The 'specially modified client' just plugs into a proxy that compresses the traffic before hitting the air interface. As do all the spdy-capable proxies which are starting to hit the market. So what is your point exacly?

HTTPS interception in Nokia's mobile browser

Posted Jan 28, 2013 22:44 UTC (Mon) by anselm (subscriber, #2796) [Link]

People condemning transparent https proxying also refuse to give another choice (because that would be 'unsecure') even while the other choice works everyday with smtps (an smtp relay is just a mail proxy under another name)

If you want mail that is end-to-end secure you need something along the lines of PGP or S/MIME, which happens in the MUA and amounts to HTTPS. The hop-by-hop »proxying« that SMTP servers do does nothing for message security because, even with SMTP-over-TLS (SMTPS is no longer a thing), while the traffic between the various servers may be encrypted the messages are processed and queued on the servers themselves in clear text.

HTTPS interception in Nokia's mobile browser

Posted Jan 29, 2013 9:48 UTC (Tue) by nim-nim (subscriber, #34454) [Link]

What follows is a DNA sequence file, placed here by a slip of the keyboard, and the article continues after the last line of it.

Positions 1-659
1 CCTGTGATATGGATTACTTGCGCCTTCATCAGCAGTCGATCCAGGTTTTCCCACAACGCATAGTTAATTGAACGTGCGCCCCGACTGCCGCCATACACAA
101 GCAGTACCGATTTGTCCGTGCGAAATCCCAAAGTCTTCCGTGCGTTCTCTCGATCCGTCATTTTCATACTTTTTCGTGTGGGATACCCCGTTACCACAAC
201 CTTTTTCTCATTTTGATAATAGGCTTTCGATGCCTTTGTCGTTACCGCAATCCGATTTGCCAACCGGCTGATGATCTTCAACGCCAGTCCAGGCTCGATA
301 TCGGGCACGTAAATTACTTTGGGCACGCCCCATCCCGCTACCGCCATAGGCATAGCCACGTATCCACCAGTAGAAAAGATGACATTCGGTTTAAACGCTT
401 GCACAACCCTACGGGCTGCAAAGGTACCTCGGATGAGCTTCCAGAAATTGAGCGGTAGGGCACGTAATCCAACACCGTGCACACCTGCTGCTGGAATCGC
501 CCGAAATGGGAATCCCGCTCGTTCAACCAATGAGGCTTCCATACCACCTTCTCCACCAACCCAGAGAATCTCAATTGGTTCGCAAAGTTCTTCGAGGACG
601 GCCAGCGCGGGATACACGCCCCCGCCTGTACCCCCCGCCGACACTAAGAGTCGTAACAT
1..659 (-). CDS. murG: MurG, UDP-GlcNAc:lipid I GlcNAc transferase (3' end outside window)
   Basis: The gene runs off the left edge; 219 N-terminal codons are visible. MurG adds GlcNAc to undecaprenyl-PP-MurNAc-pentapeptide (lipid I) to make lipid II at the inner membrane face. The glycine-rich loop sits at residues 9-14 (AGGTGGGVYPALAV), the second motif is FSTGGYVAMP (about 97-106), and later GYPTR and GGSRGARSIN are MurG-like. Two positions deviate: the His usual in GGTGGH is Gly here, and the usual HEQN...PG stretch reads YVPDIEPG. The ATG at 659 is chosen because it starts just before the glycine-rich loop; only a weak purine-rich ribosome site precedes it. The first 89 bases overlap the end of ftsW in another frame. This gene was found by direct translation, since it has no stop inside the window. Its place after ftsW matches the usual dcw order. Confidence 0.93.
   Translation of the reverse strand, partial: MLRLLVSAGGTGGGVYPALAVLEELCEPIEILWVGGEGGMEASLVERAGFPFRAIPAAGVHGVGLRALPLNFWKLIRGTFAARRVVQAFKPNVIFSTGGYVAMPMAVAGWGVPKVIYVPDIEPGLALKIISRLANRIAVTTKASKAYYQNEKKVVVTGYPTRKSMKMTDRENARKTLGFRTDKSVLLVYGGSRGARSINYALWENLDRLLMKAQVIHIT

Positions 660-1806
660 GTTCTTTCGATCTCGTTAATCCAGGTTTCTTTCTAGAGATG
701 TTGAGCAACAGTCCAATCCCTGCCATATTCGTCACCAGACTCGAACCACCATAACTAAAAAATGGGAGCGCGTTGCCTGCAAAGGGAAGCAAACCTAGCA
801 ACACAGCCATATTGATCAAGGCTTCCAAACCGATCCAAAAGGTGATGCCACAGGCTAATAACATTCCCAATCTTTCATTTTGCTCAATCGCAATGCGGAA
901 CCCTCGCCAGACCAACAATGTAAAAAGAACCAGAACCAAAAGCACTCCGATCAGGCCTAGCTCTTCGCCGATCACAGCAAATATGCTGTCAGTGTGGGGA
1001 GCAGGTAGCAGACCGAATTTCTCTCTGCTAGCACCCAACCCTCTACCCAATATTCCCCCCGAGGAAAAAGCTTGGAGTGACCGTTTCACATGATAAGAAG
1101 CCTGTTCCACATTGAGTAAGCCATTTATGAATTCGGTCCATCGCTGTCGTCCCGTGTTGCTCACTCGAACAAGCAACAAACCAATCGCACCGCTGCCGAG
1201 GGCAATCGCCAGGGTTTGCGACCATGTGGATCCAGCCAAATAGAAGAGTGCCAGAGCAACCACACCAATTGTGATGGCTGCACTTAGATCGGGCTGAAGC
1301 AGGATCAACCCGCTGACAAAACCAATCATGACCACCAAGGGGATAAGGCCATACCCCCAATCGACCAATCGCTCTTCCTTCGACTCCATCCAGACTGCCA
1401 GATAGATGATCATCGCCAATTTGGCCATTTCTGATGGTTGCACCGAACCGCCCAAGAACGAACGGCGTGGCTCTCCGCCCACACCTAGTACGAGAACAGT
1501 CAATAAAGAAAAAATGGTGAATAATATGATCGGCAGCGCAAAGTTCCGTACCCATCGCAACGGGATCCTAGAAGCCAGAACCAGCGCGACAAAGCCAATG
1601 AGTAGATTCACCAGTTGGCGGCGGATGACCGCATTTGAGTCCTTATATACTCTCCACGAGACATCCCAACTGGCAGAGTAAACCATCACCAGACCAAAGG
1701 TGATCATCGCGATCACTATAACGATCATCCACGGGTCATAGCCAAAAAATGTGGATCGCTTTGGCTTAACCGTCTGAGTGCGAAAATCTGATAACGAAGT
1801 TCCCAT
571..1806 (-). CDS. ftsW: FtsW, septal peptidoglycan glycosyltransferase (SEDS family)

The point is, there is zero technical reason https could not follow the same security model as e-mail. That would make proxy MITM-ing un-necessary.

You send your traffic to the relay, it can inspect and modify it, if the relay operator wants to inspect it and you send a crypted message, it can refuse to carry it, the rest is negociation between the operator and you, no need for SSL breaking like on HTTPS.

HTTPS interception in Nokia's mobile browser

Posted Jan 29, 2013 13:16 UTC (Tue) by khim (subscriber, #9252) [Link]

The point is, there is zero technical reason https could not follow the same security model as e-mail.

Sure. That's why it works in exactly the same way: HTTPS does not care about intermediate steps. But if text is not signed by a correct key then it refuses to work. The same way as PGP and S/MIME always worked.

The only difference is that mail is send-and-forget thus it's harder to enforce S/MIME and/or PGP (if you refuse to read unencrypted mail then you often lose the important info). But still a lot of confidential docs where I work are sent encrypted so what's the difference between mail and HTTPS?

HTTPS interception in Nokia's mobile browser

Posted Jan 29, 2013 13:43 UTC (Tue) by nim-nim (subscriber, #34454) [Link]

It does not work exactly the same way.

With mail you can say 'you are on a restricted network, use smtp server foo as relay, everything else will be blocked' (and then the user can choose to use the relay or not, and the relay can choose to relay or not depending on its settings)

With http you have to MITM to get the same result.